This morning we pulled up to the fuel dock promptly at 0800, when they opened. We got the last 100 gallons fuel we needed. We also picked up Claire and Alex from Fafner. We were traveling to Ko Muk, an island in the south of Thailand, with Fafner, and since it is only a short day hop, their parents let them join us for the day. We pulled away from the fuel dock at about 0830.
When we first left, the seas were uncomfortable. The waves weren’t very big, maybe two to three feet, but they were steep and coming at rapid intervals. Everyone took some seasickness medication. The wind was 15 knots from the starboard beam (right side), making for idyllic sailing conditions. We were making good time at close to 7 knots. Fafner was flying at about 8 knots. Fafner left us in the dust. Er, mist?
As the day went on, the seas flattened out some, making for a nice ride by the end. There were tons and tons of little fishing platforms everywhere, so Eric wound up hand steering around the maze of platforms.
Archeological evidence suggests that as far back as 10,000 years ago, parts of Thailand were inhabited by farmers and bronze workers, making it one of the first agrarian cultures in the world. The indigenous people are dark skinned, today called “negritos” and small tribes of negritos still exist in the central forests of southern Thailand. The negritos were called “siam”, meaning golden or swarthy in Sanskirt. Around 600 BC, Chinese began to move into the area, collectively known as T’ai. Indian traders introduced the Thai people to Hinduism, which spread rapidly to become the principal faith.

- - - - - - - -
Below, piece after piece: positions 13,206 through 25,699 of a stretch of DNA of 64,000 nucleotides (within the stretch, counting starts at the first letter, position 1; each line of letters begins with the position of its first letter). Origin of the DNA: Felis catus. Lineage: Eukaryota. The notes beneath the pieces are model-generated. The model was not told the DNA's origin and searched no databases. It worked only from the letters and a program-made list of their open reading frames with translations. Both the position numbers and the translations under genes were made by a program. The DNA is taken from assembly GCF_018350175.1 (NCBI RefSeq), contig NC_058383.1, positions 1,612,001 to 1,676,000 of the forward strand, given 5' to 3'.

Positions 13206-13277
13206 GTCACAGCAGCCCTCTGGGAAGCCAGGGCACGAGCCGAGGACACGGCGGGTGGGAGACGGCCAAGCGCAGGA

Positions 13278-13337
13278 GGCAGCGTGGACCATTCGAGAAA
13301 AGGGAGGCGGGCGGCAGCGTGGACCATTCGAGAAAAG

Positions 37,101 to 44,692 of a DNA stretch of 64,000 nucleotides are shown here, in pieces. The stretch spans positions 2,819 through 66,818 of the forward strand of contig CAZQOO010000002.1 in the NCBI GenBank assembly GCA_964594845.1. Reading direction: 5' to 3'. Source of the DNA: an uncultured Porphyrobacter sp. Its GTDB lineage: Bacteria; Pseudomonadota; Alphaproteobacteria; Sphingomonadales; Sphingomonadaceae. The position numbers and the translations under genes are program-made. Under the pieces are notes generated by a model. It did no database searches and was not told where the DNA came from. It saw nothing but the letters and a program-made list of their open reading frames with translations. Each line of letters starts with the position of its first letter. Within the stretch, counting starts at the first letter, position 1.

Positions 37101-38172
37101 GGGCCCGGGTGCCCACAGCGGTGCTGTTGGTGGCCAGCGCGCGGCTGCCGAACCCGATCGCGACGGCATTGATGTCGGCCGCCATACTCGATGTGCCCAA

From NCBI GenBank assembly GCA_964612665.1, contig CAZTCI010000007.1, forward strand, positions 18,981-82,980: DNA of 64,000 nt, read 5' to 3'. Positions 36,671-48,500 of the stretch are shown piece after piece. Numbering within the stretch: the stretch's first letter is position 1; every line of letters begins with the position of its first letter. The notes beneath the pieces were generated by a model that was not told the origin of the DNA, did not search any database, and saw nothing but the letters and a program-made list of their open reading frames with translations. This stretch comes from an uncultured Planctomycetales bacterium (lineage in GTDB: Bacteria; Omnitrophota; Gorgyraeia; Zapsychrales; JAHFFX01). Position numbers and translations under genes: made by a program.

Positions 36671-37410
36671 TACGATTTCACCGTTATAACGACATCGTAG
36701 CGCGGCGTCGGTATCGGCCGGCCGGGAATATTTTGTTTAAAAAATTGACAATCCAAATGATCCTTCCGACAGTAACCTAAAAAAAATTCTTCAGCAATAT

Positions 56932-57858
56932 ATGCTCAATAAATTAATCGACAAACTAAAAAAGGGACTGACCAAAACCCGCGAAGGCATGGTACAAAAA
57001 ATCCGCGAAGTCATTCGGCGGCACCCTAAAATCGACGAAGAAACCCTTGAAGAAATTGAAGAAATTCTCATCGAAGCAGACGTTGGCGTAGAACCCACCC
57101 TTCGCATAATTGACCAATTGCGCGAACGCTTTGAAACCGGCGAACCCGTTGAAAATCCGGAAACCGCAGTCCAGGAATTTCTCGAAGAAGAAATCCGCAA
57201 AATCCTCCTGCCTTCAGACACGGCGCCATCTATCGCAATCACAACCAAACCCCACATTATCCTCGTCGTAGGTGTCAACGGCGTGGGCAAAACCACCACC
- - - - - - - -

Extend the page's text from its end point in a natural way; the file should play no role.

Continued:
The first state in Southeast Asia was called Funan, which included large parts of Thailand, Vietnam, Cambodia, and Laos. Funan peaked as a nation under Jayavarman I, who ruled from 478 514 AD, then rapidly went into decline. The next superstar empire was the Khmer empire from Cambodia, which took over central Thailand. Thai culture was greatly influenced by the Khmer. The Mon people of Burma grew into an empire at about the same time and dominated western and upper southwestern Thailand from the 3rd to the 6th centuries. The Mons also had a big influence on Thai culture. The Mons were Buddhists. Southern Thailand became part of the Srivijaya Empire of Sumatra from the 7th to the 13th centuries, along with Malaysia. The people of southern Thailand area were mostly Malay, spoke the Malay dialect of Yawi, and converted to Islam when it spread in Malaysia in the late 1300’s. The cultural and religious divide exists to this day between the deep south and the rest of Thailand.
In the 13th century, several Thai principalities in central Thailand joined together, called the Sukhothi, and got control of their land back from the Khmer. They later took land from the Mon people and from the Srivijaya. This is considered to be the first Thai kingdom. The third Sukhothi king developed the Thai writing system and established Theravada Buddhism as the state religion. The Sukhothi empire was replaced by the Ayuthaya empire, also called Siam, which grew to become one of the greatest and wealthiest nations in Asia, far more powerful than most European capitals, and attracting visitors from all over the civilized world. This empire ruled for 400 years, and it conquered parts of Cambodia and Laos, as well.
The Burmese conquered Ayuthaya in 1767 and in 1769 a general named Taksin declared himself king. He was not well liked and murdered. Another general, Chakri, became king and named himself Rama I. He moved the capital city to Bangkok and established a new hereditary ruling system. Chakri’s descendants are the ruling family to this day. Rama IV was known for his savvy dealings with the Europeans. His attitude was to learn from them, but not to wholeheartedly believe in them. You are probably familiar with Rama IV from “The King and I”, the play based on the memoirs of Anna Leonowens, who claimed to have an affair with the king. Rama IV died in 1868 and his son continued his father’s quest for modernization and openness to the west. Like his father, he was a skillful diplomat and played the European powers off on one another to avoid colonization. He ceded territory in Laos and Cambodia to the French and southern Thailand to the British, who were ruling in Malaysia. The British gave southern Thailand back five years later.